Story URL: http://news.medill.northwestern.edu/chicago/news.aspx?id=228506
Story Retrieval Date: 9/2/2014 11:35:53 PM CST

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Copays and coinsurance fees are higher for many under the ACA

by Sara Gilgore
Feb 27, 2014


The Affordable Care Act’s new health insurance plans do cover prescriptions, but they might be less affordable than anticipated.

Copayments and coinsurance fees have increased 34 percent under the ACA, according to a recent study from HealthPocket, an unaffiliated research company that provides health-plan comparisons. The law now requires that prescription drug coverage be included with the plans offered in the individual- and small-group markets under the ACA. But out-of-pocket fees for these prescriptions are higher than previously.

Clare Krusing, spokeswoman for America’s Health Insurance Plans, said Thursday the reform adds new benefits and new costs to coverage, and the plans must cover a mandated number of services.

“As all those benefits and costs are added to coverage,” Krusing said. “That does make coverage more expensive. It’s more comprehensive and more expensive than what some people may have been purchasing previously.”

The study found that of the people who enrolled in the online health care exchanges, those who use multiple prescription drugs will be most noticeably affected by the fee increases, compared to individuals who do not take medications frequently.

Josie Martin, executive vice president of public affairs for Pharmaceutical Research and Manufacturers of America, said Thursday she fears the rising costs for patients who rely on prescriptions could diminish advancements in health care. As examples, she cited reductions in heart attacks, expensive hospitalizations, expensive bills, loss of work and trauma to families.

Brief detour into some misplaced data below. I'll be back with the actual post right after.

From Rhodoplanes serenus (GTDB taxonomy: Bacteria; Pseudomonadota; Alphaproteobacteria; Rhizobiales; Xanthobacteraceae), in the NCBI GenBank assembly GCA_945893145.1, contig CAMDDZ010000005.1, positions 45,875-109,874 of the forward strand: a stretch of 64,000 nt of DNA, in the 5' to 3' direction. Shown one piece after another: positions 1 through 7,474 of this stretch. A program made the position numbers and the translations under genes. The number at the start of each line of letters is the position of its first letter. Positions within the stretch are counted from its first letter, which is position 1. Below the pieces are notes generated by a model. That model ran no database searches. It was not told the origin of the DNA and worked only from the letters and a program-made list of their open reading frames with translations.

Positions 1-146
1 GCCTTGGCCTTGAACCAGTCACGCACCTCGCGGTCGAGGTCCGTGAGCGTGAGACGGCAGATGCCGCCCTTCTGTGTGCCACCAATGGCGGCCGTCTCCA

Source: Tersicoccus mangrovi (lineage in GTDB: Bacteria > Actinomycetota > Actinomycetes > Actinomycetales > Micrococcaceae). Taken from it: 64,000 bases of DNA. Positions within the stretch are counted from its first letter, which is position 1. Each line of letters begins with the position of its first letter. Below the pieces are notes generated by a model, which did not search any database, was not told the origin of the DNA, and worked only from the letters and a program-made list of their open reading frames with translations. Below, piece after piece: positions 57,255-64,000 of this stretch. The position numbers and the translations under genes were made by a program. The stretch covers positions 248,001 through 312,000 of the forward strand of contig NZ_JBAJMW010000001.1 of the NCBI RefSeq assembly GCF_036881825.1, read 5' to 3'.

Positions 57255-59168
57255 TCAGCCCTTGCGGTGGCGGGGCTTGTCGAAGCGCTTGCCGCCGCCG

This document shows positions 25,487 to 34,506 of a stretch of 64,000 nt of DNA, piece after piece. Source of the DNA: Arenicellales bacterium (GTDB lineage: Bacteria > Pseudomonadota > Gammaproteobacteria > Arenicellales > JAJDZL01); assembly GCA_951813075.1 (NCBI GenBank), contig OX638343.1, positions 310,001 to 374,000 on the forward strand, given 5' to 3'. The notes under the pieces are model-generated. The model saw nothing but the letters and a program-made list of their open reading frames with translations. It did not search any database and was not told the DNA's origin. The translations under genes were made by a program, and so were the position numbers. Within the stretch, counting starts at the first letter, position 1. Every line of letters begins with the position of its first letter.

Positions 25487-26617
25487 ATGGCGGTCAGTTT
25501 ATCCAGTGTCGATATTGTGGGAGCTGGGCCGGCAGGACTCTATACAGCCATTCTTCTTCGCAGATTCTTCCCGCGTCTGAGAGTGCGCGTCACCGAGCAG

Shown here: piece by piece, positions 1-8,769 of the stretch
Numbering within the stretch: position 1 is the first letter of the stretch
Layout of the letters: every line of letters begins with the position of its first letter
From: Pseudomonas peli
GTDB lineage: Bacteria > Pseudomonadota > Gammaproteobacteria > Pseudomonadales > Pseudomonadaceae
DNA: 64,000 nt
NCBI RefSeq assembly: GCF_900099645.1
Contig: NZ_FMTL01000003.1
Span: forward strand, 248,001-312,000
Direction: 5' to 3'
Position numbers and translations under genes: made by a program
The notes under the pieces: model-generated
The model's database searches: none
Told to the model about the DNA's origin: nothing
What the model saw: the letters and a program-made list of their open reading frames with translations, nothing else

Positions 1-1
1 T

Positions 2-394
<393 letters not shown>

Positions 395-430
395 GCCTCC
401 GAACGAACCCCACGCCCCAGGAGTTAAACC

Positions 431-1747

“In chronic conditions like heart [disease] or diabetes, where there are medications to manage conditions, we’re really concerned that all of the progress that’s been made in the last 10 years could be lost,” Martin said. “People are going to have trouble adhering to their medications if they are out of reach financially.”

When patients are confronted with higher copays and coinsurance fees, they might not fill their prescriptions. According to Martin, people who are prescribed drugs that could “keep them out of expensive hospitalization situations, and keep them at work, and with their families, and keep them alive” might be deterred by the higher costs.

“If they can’t afford it, it makes it very difficult for them to know what they are supposed to do,” Martin said. “We’re worried about people not taking their medications.”

Health care costs have jumped partially because prescription drug prices are rising, Krusing said, which is “putting a burden on patients.”

Health plans have focused on providing access to medications, and the rise of generic drugs has saved millions of dollars for consumers, Krusing said.

“It’s a whole package of promoting prevention and wellness, and making sure that patients have access to medication that they need… [and] that they can stick with a routine that is safe, effective and affordable for them,” Krusing said.

However, the pharmaceutical industry views the hikes in out-of-pocket fees as a conceivable threat to a patient’s access to “cutting edge medicine,” according to Martin.

“That’s our big concern,” Martin said, “people’s access to the medication that they’re currently taking, and access to what they might need down the road, because you never know what’s going to happen.”

The true impact of higher copays and coinsurance fees – on the health care industry, the pharmaceutical industry and patients – remains unknown. But as people fill prescriptions and switch to new plans, anecdotal information and data will become available over time, Martin said.

The open enrollment period to register for plans in the online marketplaces continues until the March 31 deadline.